Mass balance studies of mercury and methyl mercury in small temperate/boreal lakes of the Northern hemisphere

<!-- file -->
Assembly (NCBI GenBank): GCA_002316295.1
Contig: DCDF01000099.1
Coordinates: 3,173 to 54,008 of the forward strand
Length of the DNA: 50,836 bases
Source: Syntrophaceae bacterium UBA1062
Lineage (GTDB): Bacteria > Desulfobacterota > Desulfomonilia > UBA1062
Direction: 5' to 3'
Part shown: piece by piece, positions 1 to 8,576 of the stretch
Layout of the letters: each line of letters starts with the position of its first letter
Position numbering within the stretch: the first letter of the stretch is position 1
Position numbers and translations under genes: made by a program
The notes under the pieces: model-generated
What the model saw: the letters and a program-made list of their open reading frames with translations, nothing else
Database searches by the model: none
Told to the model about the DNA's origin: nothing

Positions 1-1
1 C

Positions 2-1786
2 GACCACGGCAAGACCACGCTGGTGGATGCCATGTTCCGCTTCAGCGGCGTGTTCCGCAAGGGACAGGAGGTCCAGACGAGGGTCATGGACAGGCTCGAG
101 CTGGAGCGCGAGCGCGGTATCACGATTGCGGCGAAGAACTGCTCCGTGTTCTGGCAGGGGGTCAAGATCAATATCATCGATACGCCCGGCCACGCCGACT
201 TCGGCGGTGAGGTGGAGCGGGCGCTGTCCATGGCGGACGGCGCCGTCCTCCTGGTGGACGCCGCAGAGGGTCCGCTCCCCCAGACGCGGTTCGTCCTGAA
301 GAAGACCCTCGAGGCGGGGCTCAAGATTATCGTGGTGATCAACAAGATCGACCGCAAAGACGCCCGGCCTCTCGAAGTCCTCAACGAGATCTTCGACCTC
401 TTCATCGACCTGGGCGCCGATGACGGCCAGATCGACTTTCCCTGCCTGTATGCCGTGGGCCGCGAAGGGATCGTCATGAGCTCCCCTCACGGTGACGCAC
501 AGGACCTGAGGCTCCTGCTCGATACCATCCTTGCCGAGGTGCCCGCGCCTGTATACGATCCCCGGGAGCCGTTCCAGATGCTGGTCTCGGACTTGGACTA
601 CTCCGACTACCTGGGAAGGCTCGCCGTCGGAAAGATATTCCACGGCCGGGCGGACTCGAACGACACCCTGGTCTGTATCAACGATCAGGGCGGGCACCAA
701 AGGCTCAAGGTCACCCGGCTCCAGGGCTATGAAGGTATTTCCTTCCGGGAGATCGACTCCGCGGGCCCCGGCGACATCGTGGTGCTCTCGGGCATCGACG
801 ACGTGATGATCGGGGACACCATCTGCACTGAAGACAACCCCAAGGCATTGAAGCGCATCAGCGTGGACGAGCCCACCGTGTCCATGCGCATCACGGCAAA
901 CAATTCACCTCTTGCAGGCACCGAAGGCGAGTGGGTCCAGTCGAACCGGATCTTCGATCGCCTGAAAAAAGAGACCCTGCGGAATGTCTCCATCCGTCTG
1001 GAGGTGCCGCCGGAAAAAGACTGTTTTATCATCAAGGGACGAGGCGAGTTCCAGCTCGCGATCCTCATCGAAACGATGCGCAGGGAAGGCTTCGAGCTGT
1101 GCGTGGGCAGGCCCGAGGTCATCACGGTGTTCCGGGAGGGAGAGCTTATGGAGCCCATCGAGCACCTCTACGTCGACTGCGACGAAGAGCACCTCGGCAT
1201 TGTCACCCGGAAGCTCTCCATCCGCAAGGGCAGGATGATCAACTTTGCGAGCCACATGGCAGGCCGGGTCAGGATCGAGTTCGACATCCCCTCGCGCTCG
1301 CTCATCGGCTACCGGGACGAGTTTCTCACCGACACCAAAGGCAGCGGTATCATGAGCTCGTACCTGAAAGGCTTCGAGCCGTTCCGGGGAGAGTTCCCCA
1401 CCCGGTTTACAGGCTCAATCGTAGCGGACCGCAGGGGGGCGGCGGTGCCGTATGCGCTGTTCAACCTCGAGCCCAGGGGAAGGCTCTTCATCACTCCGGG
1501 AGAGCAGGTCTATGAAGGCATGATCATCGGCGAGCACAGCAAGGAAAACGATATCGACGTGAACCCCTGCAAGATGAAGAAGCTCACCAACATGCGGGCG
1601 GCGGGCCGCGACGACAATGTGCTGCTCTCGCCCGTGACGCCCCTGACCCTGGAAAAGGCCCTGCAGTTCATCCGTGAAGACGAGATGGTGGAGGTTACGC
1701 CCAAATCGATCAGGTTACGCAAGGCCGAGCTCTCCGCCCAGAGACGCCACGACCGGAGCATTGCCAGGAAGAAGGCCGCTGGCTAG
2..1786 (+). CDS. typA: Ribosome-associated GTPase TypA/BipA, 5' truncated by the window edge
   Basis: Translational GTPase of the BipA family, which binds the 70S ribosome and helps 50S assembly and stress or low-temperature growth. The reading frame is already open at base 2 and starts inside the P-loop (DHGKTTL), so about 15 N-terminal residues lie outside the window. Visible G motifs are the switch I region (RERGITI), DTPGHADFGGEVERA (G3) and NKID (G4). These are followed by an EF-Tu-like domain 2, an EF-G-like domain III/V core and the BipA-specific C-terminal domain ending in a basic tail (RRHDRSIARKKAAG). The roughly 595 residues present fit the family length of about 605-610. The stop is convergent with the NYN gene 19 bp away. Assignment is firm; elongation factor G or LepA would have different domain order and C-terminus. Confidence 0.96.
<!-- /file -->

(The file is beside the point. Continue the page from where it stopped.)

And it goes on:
Mass balance studies in Wisconsin, Canada, and Sweden indicate that atmospheric deposition is the principal source of Hg to many lakes, whether delivered directly or indirectly via terrestrial runoff. The reported depositional flux varies 10-fold among these northern regions (3 to 30g Hg/km2/y). Watershed export rates vary from about 1 to 6 g Hg/km2/y, indicating that a substantial fraction of the atmospheric load is retained by terrestrial catchments. Hg residence times vary from 150 to 300 days in small Wisconsin lakes. Losses occur through sedimentation, outflow, and gaseous evasion. Environmental factors such as pH and dissolved humic matter (DHM) effect the budgets, concentrations, and speciation of Hg in lakewaters. Sedimentation is favored by low pH and low DHM, gaseous evasion is favored by high pH, and high MeHg concentrations are favored by high DHM and low pH. Multiple regression models containing DHM and pH explained 85\% to 90\% of the variability in waterborne Hg (0.2 to 4.8 ng/L) and methyl mercury (MeHg: 0.04 to 2.2 ng/L) among WI lakes ranging in pH from 4.5 to 8 and in organic carbon from 1 to 22 mg/L. It is unclear whether DHM affects MeHg production in lakes or simply reflects co-transport with organic C from riparian wetland. Northern wetlands export 0.1 to 1 g MeHg/km2/y along with 10 to 100 kg C/ha/y (versus \textless0.05 g MeHg/km2/y from uplands and 0.03 to 0.3 g MeHg/km2/y deposited atmospherically). In Little Rock Lake, WI, pelagic fish are the largest reservoir for MeHg while organic sediments are the largest Hg(II) reservoir. Biotic MeHg concentrations increase 2-fold to 4-fold with increasing trophic level, but MeHg turnover rates are highest at low trophic levels. We estimate turnover rates of 5 g MeHg/km2/y by pelagic microorganisms versus 0. 5 g MeHg/km2/y by pelagic fish. These high turnover rates may indicate that in situ rates of MeHg formation and destruction are correspondingly high.